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August 21, 2013

When opportunity knocks: the story

turkslearnenglish-logo.jpgIn the first of two guest posts over on eltjam, Canadian Kris Jagasia describes the ELT scene in Turkey and why he decided to start an online business dedicated to conversation classes for Turkish speakers.

Welcome to the first of our two-part guest article for eltjam. About 8 months ago, me and my fellow co-founder decided to take the big leap and launch our own ELT start-up. We went live with in May 2013, a site dedicated to conversation classes for Turkish speakers.

Like most new ventures we began with lengthy and impassioned exchanges about inefficient user experiences, how technology could break down barriers, our general appetite for disruption, naive optimism and enthusiasm for bringing change. Conversations over beers produced A3 sheets covered in a multitude of diagrams, and eventually something that looked like our first product mock-ups. James (co-founder) had spent years teaching English as a second language in Turkey in a variety of settings; high-end private schools, everyday language institutes and private lessons. James was often struck with what he thought was an inefficient system. I was a recovering finance professional who may have read one too many Paul Graham articles and was looking for an entrepreneurial challenge. Both located in Istanbul, we came together and built a product for the Turkish market.

First, some background on the Turkish ELT arena

English proficiency in Turkey is low but improving drastically. In 2007 Education First ran its inaugural English Proficiency Index, at which time Turkey ranked 43rd out of 55 countries (behind Syria, Saudi Arabia and Russia). In 2012, Turkey ranked 32nd. This jump illustrates the push for English fluency in Turkey both at a policy level and within households and companies. With Turkey’s continued emergence as a regional business, tourism and cultural hub – and the very real chance that Istanbul may be awarded the 2020 Olympics this September – the push continues to gain impetus.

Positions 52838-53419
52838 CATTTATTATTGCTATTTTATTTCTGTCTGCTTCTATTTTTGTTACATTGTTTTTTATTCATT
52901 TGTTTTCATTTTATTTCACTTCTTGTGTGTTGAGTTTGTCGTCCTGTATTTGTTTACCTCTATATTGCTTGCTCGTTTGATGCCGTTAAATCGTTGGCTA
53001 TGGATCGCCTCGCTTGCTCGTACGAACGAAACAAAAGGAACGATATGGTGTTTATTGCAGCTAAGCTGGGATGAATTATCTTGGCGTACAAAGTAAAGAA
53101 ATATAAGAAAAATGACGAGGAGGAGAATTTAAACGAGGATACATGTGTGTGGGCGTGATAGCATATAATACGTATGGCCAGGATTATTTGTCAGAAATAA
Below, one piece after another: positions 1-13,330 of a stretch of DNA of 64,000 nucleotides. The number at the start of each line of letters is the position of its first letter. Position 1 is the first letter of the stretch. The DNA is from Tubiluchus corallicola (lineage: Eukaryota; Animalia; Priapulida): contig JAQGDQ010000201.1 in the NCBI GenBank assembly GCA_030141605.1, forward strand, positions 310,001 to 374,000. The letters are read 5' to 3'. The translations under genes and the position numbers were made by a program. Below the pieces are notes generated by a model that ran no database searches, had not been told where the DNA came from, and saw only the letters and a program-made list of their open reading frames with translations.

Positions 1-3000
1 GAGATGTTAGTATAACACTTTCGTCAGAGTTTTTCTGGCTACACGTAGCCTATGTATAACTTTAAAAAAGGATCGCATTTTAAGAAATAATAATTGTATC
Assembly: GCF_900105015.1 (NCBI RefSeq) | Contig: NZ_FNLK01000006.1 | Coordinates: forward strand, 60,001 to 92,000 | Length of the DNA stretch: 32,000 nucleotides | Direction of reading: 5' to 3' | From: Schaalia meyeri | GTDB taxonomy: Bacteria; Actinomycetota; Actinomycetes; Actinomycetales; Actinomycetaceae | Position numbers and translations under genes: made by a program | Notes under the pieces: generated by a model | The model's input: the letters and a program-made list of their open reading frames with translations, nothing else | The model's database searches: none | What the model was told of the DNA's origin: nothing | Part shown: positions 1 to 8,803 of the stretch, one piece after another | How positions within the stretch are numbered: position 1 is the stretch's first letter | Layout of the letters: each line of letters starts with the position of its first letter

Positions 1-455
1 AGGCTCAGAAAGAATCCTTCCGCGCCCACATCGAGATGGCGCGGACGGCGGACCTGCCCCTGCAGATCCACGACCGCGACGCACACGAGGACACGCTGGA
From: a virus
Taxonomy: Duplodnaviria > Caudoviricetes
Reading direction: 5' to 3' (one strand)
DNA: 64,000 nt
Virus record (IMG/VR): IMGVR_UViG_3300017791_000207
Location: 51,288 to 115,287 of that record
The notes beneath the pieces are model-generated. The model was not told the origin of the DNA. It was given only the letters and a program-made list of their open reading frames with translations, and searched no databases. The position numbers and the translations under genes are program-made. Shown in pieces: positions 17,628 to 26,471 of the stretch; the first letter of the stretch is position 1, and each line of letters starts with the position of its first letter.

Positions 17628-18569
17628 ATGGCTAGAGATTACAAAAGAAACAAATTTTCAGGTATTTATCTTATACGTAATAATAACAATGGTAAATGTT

From a general linguistic perspective, Turkish is a wildly different language to English. Turkish is agglutinative. For example, suffixes are added to a word stem to add person, tense, negation, etc. The English phrase He will not have to eat can be expressed in Turkish as a single word, with eat as the root. The order of words in a phrase is generally very different in Turkish and English. As such, Turkish native speakers are starting at a linguistically challenging position when learning English, compared to students whose mother tongue is a Romance language.

Read the full article on eltjam.

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